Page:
At least Nicolas Cage wasn't a poser. He was a fool, but he could back up his debts with $20,000,000 a movie earnings. He will earn his way out of this disaster. It still has to suck to be him right now.
Actor Nicholas Cage was so heavily intoxicated at the time of his arrest this weekend that he didn’t know where he lived, Radar Online.com reports.
Cage was arrested in New Orleans Saturday morning, where he is currently filming the movie “Medallion.”
Onlookers complained that Cage was “very drunk” and arguing loudly with his wife Alice Kim on the street about a home he mistakenly believed was his own. According to a statement released to Radar by the NOPD, Kim tried to correct him, at which time Cage allegedly pulled Kim by the arm to the home he believed was their rental.
Apparently, he is not adjusting well to being a renter.
Sold to the bank at the peak
The owner of today's featured property demonstrates there are two ways to profit from a transaction at the peak. The best way is to sell and rent. This property would have fetched $315,000 at the peak. However, since most people don't sell and chose to rent, the other way to sell at the peak becomes much more common — people sell the house to the bank by cashing out all their equity.
The drawback of this approach is that it ruins the credit of the borrower, but the windfall is so large, that many borrowers benefit more than it costs them. The owner of today's featured property borrowed $315,000 on 10/30/2006. That is more than three times their original $101,250 mortgage when they purchased in May of 2000.
Irvine House Address … 79 OXFORD #49 Irvine, CA 92612
Resale House Price …… $250,000
House Purchase Price … $135,000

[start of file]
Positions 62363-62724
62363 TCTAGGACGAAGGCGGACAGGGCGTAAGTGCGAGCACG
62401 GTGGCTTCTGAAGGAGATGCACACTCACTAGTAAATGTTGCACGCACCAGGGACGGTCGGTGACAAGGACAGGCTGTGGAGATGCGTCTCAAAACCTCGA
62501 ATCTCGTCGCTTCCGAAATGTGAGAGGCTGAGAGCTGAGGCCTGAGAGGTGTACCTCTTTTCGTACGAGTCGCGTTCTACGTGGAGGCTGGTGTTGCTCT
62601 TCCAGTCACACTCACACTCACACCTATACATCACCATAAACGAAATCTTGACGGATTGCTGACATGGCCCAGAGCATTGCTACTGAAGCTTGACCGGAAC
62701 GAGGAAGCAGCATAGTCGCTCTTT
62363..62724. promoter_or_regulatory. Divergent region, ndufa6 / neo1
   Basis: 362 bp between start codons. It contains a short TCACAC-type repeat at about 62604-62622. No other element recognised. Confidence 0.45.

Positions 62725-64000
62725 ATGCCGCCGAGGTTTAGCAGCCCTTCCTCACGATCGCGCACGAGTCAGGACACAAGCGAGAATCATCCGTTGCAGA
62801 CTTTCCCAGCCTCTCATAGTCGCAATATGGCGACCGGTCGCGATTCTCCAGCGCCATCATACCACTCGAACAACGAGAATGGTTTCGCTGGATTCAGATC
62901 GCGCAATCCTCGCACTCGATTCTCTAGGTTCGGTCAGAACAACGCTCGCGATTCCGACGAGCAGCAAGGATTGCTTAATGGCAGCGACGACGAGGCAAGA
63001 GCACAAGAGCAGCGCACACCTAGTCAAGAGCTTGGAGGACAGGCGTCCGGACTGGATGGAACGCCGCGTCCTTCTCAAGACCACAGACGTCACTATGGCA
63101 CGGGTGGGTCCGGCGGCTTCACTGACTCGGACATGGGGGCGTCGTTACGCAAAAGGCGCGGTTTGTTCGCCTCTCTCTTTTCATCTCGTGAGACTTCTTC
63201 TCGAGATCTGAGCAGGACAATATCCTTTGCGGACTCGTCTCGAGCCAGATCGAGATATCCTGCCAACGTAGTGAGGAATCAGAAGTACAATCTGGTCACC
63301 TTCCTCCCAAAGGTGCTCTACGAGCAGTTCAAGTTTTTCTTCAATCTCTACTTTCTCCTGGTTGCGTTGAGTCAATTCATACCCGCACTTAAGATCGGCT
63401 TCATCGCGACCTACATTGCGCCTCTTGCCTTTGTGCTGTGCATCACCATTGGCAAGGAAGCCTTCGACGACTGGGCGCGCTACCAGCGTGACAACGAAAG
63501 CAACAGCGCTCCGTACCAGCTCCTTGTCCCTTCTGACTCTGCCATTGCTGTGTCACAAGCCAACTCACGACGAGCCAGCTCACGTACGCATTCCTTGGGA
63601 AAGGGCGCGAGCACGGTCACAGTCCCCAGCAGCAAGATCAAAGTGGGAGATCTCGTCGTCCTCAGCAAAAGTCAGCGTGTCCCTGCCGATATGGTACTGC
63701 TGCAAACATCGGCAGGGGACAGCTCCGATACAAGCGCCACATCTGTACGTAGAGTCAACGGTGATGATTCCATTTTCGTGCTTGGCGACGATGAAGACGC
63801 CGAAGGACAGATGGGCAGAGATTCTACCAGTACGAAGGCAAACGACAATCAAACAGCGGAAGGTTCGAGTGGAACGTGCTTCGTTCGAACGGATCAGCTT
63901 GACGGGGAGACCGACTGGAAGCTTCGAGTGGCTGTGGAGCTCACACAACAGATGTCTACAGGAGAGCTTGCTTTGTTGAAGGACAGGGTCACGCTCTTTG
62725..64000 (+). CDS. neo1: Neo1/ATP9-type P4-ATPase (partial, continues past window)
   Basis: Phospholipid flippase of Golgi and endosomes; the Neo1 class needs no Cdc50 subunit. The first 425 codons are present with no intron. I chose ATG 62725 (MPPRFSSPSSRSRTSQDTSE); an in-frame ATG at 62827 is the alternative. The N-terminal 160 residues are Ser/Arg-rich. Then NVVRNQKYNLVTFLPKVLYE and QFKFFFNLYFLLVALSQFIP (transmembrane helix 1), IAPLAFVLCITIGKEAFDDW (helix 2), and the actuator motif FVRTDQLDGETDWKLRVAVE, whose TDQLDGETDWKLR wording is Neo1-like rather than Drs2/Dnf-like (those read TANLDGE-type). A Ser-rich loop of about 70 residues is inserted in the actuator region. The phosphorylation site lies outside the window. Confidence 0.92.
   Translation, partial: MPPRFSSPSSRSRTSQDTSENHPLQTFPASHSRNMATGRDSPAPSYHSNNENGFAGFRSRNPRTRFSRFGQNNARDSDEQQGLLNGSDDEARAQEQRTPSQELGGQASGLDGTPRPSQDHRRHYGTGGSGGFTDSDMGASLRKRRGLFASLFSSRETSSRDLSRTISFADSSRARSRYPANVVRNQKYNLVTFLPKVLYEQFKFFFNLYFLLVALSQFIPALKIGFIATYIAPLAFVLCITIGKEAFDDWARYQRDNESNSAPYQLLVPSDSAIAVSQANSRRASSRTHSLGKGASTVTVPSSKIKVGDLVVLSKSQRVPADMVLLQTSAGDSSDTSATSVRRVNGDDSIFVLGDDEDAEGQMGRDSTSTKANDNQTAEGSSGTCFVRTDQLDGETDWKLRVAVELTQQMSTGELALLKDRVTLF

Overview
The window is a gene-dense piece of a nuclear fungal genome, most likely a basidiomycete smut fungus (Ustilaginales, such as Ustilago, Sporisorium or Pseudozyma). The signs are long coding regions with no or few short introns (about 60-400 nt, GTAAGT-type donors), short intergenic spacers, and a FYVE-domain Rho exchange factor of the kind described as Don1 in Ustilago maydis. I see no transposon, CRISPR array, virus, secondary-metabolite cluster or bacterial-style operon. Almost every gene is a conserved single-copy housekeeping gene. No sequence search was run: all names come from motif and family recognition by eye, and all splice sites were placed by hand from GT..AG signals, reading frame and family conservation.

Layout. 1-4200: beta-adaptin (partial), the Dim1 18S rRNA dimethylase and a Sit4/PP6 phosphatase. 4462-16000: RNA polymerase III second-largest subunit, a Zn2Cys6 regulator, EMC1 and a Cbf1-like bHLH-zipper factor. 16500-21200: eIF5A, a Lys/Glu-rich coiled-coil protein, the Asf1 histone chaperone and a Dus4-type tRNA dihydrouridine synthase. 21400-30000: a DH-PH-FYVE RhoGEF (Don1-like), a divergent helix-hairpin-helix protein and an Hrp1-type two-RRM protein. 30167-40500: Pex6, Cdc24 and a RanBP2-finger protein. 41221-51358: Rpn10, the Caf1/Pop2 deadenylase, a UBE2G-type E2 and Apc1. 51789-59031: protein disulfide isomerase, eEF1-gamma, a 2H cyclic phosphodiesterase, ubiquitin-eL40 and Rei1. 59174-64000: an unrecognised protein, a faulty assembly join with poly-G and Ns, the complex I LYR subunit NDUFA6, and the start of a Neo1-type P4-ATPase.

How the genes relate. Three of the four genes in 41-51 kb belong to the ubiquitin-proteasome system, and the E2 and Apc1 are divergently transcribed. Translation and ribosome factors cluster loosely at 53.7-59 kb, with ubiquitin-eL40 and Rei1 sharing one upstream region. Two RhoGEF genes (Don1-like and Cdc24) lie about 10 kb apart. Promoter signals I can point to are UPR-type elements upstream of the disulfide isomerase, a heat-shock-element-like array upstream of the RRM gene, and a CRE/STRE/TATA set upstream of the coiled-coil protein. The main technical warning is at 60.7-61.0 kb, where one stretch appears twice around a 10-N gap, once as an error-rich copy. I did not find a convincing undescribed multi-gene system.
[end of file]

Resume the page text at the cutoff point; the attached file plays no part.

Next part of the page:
House Purchase Date …. 5/16/2000
Net Gain (Loss) ………. $100,000
Percent Change ………. 74.1%
Annual Appreciation … 5.6%
Cost of House Ownership
$250,000 ………. Asking Price
$8,750 ………. 3.5% Down FHA Financing
4.87% …………… Mortgage Interest Rate
$241,250 ………. 30-Year Mortgage
$54,685 ………. Income Requirement
$1,276 ………. Monthly Mortgage Payment
$217 ………. Property Tax (@1.04%)
$0 ………. Special Taxes and Levies (Mello Roos)
$52 ………. Homeowners Insurance (@ 0.25%)
$277 ………. Private Mortgage Insurance
$271 ………. Homeowners Association Fees
$2,093 ………. Monthly Cash Outlays
-$120 ………. Tax Savings (% of Interest and Property Tax)
-$297 ………. Equity Hidden in Payment (Amortization)
$16 ………. Lost Income to Down Payment (net of taxes)
$51 ………. Maintenance and Replacement Reserves
$1,744 ………. Monthly Cost of Ownership
Cash Acquisition Demands
$2,500 ………. Furnishing and Move In @1%
$2,500 ………. Closing Costs @1%
$2,412 ………… Interest Points @1% of Loan
$8,750 ………. Down Payment
$16,162 ………. Total Cash Costs
$26,700 ………… Emergency Cash Reserves
$42,862 ………. Total Savings Needed
Sq. Ft.: 768
Property Type: Residential, Condominium
Style: One Level, Contemporary
Year Built: 1981
Community: University Town Center
This is a short sale subject to lender/lien holder approval. Commissions are subject to lender/lien holder approval. Any reductions in commission to be split equally between brokers.
BTW, the British really get it….